Pioneer species are hardy species which are the first to colonize previously disrupted or damaged ecosystems, beginning a chain of ecological succession that ultimately leads to a more biodiverse steady-state ecosystem.1 Since some uncolonized land may have thin, poor quality soils with few nutrients, pioneer species are often hardy plants with adaptations such as long roots, root nodes containing nitrogen-fixing bacteria, and leaves that employ transpiration. Pioneer species will die creating plant litter, and break down as "leaf mold" after some time, making new soil for secondary succession (see below), and nutrients for small fish and aquatic plants in adjacent bodies of water. Full Description

When a home is constructed there is something that happens that causes all lawns/soil to be low quality. The construction company comes to the plot of land and before constructing the house they scrap away all the top soil and sell it. Most people don't know that their humus layer of soil is stolen and sold [Though this is besides the point :)].

Because the soil is now super bad quality very little can grow there. The pioneer plants are the plants that are first adopters and will work to fix the soil till things become bio-diverse.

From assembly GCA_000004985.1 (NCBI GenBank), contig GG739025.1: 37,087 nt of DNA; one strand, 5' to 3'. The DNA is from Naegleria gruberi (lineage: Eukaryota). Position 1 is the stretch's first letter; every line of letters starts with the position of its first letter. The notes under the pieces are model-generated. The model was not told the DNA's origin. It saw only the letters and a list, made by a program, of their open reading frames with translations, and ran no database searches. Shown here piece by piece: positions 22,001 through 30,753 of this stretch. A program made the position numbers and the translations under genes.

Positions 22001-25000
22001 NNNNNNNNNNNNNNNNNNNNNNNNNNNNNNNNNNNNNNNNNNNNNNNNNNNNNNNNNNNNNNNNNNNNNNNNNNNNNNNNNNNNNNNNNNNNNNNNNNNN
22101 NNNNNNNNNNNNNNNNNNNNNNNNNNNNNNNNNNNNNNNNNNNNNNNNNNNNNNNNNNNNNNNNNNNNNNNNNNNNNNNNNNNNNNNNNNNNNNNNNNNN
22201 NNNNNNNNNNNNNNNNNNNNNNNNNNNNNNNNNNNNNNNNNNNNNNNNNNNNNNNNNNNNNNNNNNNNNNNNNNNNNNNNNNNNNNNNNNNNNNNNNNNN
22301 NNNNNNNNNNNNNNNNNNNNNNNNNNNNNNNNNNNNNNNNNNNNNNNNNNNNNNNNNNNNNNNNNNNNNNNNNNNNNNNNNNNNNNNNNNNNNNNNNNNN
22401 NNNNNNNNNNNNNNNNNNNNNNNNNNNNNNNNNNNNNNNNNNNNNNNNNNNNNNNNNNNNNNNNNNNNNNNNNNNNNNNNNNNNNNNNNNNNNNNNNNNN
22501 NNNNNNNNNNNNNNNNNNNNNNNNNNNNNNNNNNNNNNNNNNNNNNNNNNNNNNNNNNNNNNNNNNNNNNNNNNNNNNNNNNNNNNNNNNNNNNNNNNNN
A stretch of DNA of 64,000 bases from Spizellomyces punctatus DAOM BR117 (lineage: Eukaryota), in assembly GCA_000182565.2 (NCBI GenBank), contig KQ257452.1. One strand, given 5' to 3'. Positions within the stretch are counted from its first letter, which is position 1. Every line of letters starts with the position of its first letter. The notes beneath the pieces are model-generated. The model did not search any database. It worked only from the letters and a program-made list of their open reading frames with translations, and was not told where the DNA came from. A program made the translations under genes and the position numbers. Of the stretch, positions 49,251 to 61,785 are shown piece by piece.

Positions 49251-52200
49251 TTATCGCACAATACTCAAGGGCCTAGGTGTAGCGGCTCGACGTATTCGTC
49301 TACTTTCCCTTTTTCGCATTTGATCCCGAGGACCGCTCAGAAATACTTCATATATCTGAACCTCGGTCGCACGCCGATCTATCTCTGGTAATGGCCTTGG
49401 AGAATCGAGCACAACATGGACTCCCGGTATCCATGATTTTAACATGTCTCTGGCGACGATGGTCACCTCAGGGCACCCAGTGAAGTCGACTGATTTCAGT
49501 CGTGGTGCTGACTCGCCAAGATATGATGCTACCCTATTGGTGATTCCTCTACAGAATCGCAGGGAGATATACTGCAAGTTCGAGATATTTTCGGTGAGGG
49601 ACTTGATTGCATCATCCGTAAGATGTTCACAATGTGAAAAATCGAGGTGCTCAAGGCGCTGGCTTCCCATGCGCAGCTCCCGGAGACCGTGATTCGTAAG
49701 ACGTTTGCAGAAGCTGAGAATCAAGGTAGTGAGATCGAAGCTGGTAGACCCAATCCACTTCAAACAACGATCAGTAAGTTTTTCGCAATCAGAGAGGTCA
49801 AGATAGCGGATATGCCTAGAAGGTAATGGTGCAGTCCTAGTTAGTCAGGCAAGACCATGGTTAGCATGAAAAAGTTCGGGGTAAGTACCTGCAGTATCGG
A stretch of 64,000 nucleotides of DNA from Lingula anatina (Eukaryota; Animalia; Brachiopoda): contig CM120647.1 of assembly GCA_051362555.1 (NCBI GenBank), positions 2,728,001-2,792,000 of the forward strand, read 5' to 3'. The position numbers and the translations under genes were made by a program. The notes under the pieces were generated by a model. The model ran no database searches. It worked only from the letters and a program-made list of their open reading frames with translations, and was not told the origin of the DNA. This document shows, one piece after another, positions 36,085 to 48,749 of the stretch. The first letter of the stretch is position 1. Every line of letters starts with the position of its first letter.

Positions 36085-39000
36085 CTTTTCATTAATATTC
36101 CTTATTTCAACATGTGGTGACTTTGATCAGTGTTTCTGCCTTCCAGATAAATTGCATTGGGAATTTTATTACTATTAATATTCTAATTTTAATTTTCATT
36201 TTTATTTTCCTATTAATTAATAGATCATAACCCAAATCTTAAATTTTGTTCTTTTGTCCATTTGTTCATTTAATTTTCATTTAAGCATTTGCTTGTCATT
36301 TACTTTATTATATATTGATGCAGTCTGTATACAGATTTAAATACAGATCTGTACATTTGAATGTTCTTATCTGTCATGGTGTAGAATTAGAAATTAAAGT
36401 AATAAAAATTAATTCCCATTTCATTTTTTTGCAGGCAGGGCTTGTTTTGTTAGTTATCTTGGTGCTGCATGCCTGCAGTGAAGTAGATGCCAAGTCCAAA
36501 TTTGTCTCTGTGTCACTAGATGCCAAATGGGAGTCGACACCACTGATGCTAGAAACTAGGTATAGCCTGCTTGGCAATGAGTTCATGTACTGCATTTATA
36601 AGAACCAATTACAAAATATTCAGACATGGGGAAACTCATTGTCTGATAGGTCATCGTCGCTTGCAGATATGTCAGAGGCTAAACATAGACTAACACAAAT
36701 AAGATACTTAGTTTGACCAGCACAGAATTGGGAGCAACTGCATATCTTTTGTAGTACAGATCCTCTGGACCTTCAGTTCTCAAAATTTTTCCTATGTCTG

Dandelions love acidic, low nutrient soil. They will continue to grow in this environment until it is no longer acidic and has an over abundance of nutrients to support an array of plant life.

So your options for really taking it to your dandelion problem include:

  1. Balance the pH and add nutrients of your entire yard via composting additions
  2. Leave the dandelions alone, until they do it for you. Every time you pull them up or kill them you make the environment for dandelions even better for them.
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I think it could longer than some people's lifetime for dandelions to improve a sub soil. So you are right but a better answer would be to add more detail about composting additions as a solution. –  kevinsky Jul 6 at 13:33

Begin

Repeat Until

   Dig out plant;
   pour boiling water in plant hole ;
   fill hole with peat;
   sow seed on top;
   wait for new growth;

All dandelions gone;

End

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This isn't going to be practical even in a small lawn. –  J. Musser Jul 6 at 2:28